Investigating the early changes in intrinsic properties and synaptic inputs in the vulnerable fast-type motoneurons of SOD1ᴳ⁹³ᴬ mouse model of Amyotrophic Lateral Sclerosis
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Amyotrophic lateral sclerosis (ALS) is a progressive neurodegenerative disease characterised by the deterioration of upper and lower motoneurons (MNs), which leads to paralysis and death. Pathophysiological alterations in MN output have been shown at early postnatal stages in ALS model mice; however, it is unclear whether these changes are due to alterations in synaptic inputs or intrinsic MN properties. Here, we investigated the mechanisms contributing to altered MN output by using whole-cell patch clamp electrophysiology to study MN properties and synaptic inputs to MNs during the first two postnatal weeks in the SOD1ᴳ⁹³ᴬ mouse model of ALS. Our study targeted delayed firing, fast- type lumbar MNs that are vulnerable and degenerate in ALS. We observed increases in the frequency of mixed postsynaptic currents (PSCs) received by SOD1ᴳ⁹³ᴬ MNs and application of tetrodotoxin also showed increased frequency of action-potential independent miniature PSCs (mPSCs). When pharmacologically characterising the origin of mPSC, we observed a decrease in excitatory mPSC frequency and increases in both frequency and amplitude of inhibitory mPSC in fast-type SOD1ᴳ⁹³ᴬ MN. Analysis of MN intrinsic properties, including capacitance, rheobase, persistent inward currents and post-discharge activity, revealed no significant changes in fast-type MNs of SOD1ᴳ⁹³ᴬ mice. However, a significant increase in the hyperpolarisation-activated inward current (Ih), an important factor driving recruitment and rebound depolarisation, was observed in two-week-old SOD1ᴳ⁹³ᴬ mice. Next, we investigated the distribution of excitatory and inhibitory post-synaptic density (PSDs) and their subsynaptic nanoclusters (NCs) in motoneuron rich area of lamina IX of SOD1ᴳ⁹³ᴬ mice. Super-resolution microscopy revealed decreases in both excitatory and inhibitory NCs size in SOD1ᴳ⁹³ᴬ. We found that although the density of inhibitory PSD is lower in the SOD1ᴳ⁹³ᴬ, there was no difference in the excitatory: inhibitory ratio (E:I) in the second postnatal week of SOD1ᴳ⁹³ᴬ mice. Overall, early postnatal changes observed in synaptic inputs demonstrate an early role for synaptic dysfunction in SOD1 ALS. Changes in Ih and synaptic inputs may both contribute to improper MN output as the disease progresses. These early changes together could set up the neuronal network for failure which could lead to progressive degeneration of spinal MNs in SOD1ᴳ⁹³ᴬ ALS.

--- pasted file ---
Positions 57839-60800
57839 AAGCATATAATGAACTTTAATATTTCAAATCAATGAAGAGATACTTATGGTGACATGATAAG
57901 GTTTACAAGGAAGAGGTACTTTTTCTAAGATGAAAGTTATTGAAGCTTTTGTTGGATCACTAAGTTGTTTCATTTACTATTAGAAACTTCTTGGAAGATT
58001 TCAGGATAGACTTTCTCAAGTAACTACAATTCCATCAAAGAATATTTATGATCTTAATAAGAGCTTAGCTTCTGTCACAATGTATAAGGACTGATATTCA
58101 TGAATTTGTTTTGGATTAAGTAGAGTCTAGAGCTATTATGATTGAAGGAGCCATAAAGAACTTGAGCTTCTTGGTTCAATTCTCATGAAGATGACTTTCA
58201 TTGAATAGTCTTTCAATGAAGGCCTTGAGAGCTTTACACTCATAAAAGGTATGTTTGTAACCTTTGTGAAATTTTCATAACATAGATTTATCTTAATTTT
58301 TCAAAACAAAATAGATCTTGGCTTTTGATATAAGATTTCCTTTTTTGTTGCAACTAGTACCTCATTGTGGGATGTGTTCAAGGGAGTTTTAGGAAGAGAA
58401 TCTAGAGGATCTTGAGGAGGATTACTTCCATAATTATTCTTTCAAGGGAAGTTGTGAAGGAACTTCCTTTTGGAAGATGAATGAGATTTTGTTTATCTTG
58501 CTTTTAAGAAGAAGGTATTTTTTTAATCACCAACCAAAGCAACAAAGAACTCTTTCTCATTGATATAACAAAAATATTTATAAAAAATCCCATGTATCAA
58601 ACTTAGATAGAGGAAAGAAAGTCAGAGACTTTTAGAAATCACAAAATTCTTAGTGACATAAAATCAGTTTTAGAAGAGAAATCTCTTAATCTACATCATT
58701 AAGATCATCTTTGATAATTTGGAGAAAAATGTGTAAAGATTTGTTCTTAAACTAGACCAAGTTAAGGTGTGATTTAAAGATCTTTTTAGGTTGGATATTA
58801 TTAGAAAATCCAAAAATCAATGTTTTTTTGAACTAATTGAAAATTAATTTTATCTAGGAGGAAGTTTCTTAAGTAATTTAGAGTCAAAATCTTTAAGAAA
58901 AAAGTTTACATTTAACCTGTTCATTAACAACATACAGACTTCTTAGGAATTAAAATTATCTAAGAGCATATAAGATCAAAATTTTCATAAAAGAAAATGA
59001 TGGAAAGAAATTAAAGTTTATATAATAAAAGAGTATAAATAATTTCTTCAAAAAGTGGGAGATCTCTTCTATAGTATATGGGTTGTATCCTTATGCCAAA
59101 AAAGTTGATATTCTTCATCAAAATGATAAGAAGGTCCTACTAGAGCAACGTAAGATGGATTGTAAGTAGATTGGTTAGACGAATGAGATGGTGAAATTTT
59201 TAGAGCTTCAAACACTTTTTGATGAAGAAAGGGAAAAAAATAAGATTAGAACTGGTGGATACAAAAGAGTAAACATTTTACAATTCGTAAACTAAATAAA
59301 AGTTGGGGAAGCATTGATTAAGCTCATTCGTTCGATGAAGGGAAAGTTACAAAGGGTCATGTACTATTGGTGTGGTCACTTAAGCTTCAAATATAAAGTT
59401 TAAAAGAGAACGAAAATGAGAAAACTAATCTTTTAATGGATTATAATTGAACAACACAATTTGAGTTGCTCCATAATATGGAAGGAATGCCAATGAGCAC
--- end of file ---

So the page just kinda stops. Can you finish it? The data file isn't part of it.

Thesis, PhD Doctor of Philosophy
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